Sarah Silverman Calls Out ‘Jewface’ In Hollywood’s Casting Of Women’s Roles
Hollywood has a “Jewface” problem, comedian Sarah Silverman declared.
In her podcast dated Sept. 30, the “School of Rock” actor railed against productions that cast non-Jewish actors as clearly Jewish characters. (Watch it below.)
Silverman used last month’s announcement that Kathryn Hahn would play the late comic Joan Rivers for a Showtime series as a jumping-off point.
Silverman praised Hahn as an actor and said “singularly I have no problem with it.” But she called out what she sees as a trend, pointing out performances such as Felicity Jones playing Ruth Bader Ginsburg (“On the Basis of Sex”), and Rachel Brosnahan playing Midge Maisel (“The Marvelous Mrs. Maisel”).
“There’s this long tradition of non-Jews playing Jews, and not just playing people who happen to be Jewish, but people whose Jewishness is their whole being,” Silverman said. “One could argue, for instance, that a gentile playing Joan Rivers correctly would be doing what is actually called ‘Jewface.’”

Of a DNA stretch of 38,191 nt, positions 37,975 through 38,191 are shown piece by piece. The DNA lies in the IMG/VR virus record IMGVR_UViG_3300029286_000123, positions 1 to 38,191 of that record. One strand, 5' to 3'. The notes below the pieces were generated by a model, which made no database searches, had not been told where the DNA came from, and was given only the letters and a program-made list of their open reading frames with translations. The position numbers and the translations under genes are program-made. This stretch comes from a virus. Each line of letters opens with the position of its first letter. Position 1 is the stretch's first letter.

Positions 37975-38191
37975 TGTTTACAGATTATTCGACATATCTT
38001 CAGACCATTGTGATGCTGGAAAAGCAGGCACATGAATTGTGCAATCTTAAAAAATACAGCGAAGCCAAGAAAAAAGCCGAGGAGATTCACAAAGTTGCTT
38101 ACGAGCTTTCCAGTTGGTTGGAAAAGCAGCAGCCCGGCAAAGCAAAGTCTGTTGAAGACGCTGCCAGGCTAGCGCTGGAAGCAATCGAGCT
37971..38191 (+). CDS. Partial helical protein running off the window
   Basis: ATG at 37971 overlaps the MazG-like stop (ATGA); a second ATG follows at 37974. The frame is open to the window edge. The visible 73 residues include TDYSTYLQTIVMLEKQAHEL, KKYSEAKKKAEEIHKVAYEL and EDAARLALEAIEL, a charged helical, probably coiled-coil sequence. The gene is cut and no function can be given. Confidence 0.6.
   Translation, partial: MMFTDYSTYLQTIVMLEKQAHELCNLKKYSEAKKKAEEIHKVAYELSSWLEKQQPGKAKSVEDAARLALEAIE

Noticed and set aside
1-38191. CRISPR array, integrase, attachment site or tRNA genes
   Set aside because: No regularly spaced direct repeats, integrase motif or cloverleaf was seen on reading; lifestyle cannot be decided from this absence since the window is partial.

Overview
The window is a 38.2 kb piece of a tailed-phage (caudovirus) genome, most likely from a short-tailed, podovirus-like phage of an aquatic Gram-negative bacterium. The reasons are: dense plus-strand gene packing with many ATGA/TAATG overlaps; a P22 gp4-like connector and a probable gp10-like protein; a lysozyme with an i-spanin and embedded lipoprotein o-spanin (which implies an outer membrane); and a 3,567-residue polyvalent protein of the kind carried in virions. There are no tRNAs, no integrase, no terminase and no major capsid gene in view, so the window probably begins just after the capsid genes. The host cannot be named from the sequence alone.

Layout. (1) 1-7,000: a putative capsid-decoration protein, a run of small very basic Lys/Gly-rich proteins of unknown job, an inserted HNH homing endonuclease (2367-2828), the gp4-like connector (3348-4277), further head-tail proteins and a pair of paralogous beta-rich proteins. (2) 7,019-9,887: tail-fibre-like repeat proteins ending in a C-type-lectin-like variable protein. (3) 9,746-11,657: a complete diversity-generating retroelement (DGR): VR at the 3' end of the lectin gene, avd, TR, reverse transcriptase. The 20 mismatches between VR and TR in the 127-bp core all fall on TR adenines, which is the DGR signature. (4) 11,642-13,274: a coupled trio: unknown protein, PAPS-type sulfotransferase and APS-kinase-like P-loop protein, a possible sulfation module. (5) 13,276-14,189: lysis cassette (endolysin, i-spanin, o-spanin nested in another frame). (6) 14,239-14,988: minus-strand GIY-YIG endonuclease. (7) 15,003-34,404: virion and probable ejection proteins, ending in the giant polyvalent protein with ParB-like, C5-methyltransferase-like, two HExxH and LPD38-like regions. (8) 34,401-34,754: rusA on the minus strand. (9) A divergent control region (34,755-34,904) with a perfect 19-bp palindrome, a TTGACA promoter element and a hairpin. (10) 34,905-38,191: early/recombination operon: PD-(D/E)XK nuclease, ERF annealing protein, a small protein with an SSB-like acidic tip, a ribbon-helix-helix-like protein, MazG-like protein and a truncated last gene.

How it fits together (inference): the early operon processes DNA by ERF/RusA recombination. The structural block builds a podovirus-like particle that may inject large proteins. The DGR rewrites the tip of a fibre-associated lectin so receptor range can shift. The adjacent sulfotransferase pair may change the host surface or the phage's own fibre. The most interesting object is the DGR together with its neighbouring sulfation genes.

“It’s defined as when a non-Jew portrays a Jew with the Jewishness front and center, often with makeup or changing of features ― big fake nose, all the New York-y or Yiddish-y inflection. And in a time when the importance of representation is seen as so essential and so front and center, why does ours constantly get breached, even today in the thick of it?”
“If a Jewish woman character is courageous or deserves love, she is never played by a Jew,” Silverman added.
Silverman admitted she had no solution and acknowledged her role in a “blackface” controversy from her old Comedy Central show. She also pointed out that a woman playing her mother in an upcoming play, based on her memoir, is not Jewish.
Hollywood’s representation problem has been under an intensifying spotlight, with rising criticism of white actors playing people of color.
“Identity politics is annoying,” Silverman conceded. “But right now representation fucking matters, so it has to also finally matter for Jews as well ― especially Jewish women.”
Calling all HuffPost superfans!
Sign up for membership to become a founding member and help shape HuffPost’s next chapter